"In order for us as poor and oppressed people to become a part of a society that is meaningful, the system under which we now exist has to be radically changed. It means facing a system that does not lend itself to your needs and devising means by which you can change that system. That is easier said than done."
Ella Baker was born in Norfolk, Virginia on December 13, 1903. The granddaughter of a slave, Ella Baker spent her life working behind the scenes to organize the Civil Rights Movement. Baker was a staunch believer in helping ordinary people to work together and lead themselves, and objected to centralized authority. In her worldview, "strong people don't need strong leaders."
In 1927, after graduating from Shaw University in North Carolina as class valedictorian, Baker moved to Harlem and began her career of organizing and establishing consumer cooperatives during the Depression. She taught for the Education Project of the WPA during this time, focusing on consumer education, labor history and African history. She joined the NAACP's staff in 1938 and spent much time traveling in the South to build support for local branches, which would become the foundation of the Civil Rights Movement. She was named director of branches in 1943, making her the highest ranking woman in the organization. In 1946 she reduced her NAACP responsibilities to work on integrating New York City public schools and issues of police brutality.
Baker was one of the visionaries who created the Southern Christian Leadership Conference (SCLC) in 1957, and she drew the Rev. Martin Luther King, Jr. to it. She served two terms as the SCLC's acting executive director, but clashed with King, feeling that he controlled too much and empowered others too little.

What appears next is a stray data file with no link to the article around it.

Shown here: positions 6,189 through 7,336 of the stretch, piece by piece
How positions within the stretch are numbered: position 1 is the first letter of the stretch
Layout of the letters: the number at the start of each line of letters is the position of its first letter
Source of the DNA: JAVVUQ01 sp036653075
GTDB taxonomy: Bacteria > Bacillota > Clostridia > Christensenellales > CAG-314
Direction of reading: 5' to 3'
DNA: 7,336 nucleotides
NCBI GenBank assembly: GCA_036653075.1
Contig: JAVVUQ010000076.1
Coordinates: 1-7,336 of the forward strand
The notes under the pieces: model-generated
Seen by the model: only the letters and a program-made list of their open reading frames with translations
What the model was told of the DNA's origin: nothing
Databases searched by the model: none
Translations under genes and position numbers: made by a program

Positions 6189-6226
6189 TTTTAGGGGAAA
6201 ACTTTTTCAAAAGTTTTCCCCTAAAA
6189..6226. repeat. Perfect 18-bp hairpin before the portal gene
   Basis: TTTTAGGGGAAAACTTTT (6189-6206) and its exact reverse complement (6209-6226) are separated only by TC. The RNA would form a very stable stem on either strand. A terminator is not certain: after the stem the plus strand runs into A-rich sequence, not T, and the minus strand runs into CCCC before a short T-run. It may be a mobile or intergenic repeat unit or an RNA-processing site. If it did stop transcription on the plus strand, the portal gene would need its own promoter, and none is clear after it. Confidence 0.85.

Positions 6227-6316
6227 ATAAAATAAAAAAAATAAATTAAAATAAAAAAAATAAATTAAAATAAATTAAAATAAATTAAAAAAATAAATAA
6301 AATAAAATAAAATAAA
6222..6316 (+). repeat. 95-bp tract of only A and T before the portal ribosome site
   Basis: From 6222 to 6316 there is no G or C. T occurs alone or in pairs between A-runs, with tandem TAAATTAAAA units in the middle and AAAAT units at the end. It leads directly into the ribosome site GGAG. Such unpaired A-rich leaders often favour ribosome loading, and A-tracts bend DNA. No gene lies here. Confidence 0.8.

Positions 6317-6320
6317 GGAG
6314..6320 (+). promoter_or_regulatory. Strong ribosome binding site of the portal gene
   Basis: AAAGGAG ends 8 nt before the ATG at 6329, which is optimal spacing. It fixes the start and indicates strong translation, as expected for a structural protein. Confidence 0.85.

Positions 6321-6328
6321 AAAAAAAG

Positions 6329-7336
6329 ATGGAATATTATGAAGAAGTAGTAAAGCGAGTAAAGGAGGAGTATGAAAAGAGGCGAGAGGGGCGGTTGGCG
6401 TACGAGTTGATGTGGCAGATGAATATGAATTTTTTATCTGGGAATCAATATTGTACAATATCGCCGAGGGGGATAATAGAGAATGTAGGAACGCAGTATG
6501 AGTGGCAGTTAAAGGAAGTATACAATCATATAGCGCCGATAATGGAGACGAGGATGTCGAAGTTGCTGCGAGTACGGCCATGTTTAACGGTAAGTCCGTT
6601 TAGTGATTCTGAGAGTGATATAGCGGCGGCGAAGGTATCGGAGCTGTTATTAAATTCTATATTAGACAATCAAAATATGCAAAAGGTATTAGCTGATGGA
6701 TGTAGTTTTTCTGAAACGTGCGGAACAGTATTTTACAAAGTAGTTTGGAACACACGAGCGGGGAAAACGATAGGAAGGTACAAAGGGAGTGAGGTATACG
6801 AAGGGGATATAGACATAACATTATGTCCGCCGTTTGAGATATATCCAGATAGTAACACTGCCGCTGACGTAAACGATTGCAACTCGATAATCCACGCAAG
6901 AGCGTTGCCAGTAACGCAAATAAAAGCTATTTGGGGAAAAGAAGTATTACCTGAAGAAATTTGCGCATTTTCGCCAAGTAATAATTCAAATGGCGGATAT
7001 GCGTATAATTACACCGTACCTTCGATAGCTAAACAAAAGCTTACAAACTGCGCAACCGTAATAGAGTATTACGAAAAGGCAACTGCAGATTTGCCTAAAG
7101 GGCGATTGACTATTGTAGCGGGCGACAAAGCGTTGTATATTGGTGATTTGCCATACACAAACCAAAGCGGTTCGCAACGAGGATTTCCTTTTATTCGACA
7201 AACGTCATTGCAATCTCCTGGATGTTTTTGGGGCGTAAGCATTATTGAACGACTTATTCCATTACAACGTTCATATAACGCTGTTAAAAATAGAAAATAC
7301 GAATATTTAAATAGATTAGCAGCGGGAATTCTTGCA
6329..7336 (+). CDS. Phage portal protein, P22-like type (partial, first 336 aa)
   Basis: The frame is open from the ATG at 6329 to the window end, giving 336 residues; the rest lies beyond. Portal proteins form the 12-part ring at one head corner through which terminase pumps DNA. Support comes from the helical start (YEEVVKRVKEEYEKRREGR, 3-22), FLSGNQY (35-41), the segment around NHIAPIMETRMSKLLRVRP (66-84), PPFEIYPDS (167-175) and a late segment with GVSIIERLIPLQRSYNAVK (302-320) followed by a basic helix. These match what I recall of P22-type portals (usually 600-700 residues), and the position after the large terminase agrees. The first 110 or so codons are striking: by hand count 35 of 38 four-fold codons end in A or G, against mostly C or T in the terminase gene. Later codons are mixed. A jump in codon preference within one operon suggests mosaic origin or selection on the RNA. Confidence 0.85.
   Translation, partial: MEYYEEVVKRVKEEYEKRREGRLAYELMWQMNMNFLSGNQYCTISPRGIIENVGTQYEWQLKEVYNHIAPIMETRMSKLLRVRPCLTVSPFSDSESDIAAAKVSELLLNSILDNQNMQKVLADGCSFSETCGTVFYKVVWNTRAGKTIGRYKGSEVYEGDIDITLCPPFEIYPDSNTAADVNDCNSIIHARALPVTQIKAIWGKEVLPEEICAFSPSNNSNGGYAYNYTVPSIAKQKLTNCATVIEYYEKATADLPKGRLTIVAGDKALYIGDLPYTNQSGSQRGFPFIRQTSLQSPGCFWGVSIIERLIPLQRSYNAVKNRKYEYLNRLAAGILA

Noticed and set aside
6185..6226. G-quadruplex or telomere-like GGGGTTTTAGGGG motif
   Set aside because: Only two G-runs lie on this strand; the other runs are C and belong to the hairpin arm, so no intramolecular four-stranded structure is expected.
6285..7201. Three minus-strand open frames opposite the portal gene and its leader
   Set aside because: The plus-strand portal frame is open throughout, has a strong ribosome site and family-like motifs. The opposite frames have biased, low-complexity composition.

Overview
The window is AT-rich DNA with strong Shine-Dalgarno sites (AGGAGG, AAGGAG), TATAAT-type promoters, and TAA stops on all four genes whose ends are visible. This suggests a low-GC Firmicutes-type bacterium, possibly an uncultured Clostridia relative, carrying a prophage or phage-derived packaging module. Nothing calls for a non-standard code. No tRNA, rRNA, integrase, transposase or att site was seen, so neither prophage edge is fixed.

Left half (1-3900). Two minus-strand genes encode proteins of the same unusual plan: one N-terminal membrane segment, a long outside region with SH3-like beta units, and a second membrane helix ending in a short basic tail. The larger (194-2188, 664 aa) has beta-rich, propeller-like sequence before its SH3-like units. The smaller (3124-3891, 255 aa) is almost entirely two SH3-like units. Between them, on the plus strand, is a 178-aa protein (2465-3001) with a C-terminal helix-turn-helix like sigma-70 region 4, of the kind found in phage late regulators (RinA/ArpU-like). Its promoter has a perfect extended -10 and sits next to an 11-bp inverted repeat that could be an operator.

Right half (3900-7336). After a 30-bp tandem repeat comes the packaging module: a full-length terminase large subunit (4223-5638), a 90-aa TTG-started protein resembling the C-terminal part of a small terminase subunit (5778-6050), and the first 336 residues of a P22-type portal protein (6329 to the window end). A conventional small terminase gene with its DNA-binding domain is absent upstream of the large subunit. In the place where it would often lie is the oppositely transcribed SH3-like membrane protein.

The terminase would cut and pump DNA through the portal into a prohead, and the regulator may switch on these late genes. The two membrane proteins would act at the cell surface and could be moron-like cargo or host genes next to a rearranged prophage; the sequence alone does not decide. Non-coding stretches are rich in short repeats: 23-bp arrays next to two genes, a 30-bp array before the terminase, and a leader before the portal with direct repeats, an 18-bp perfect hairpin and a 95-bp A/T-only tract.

In 1960 four black students in Greensboro, North Carolina, were refused service in a university cafeteria, setting off sympathetic sit-ins across the country. In response to this Ms. Baker founded the nationwide Student Nonviolent Coordinating Committee (SNCC), which gave young blacks, including women and the poor, a major role in the Civil Rights Movement. Ms. Baker was also instrumental in the progress of Mississippi Freedom Democratic Party (MFDP) and the Southern Conference Education Fund (SCEF).
Baker returned to New York City in 1964 and worked for human rights until her death in 1986. Her words live on in "Ella's Song," sung by Sweet Honey in the Rock: "We who believe in freedom cannot rest. Her message continues via the Ella Baker Center for Human Rights, based in Oakland, CA, a non-profit action center aimed at justice, opportunity and peace in urban America.
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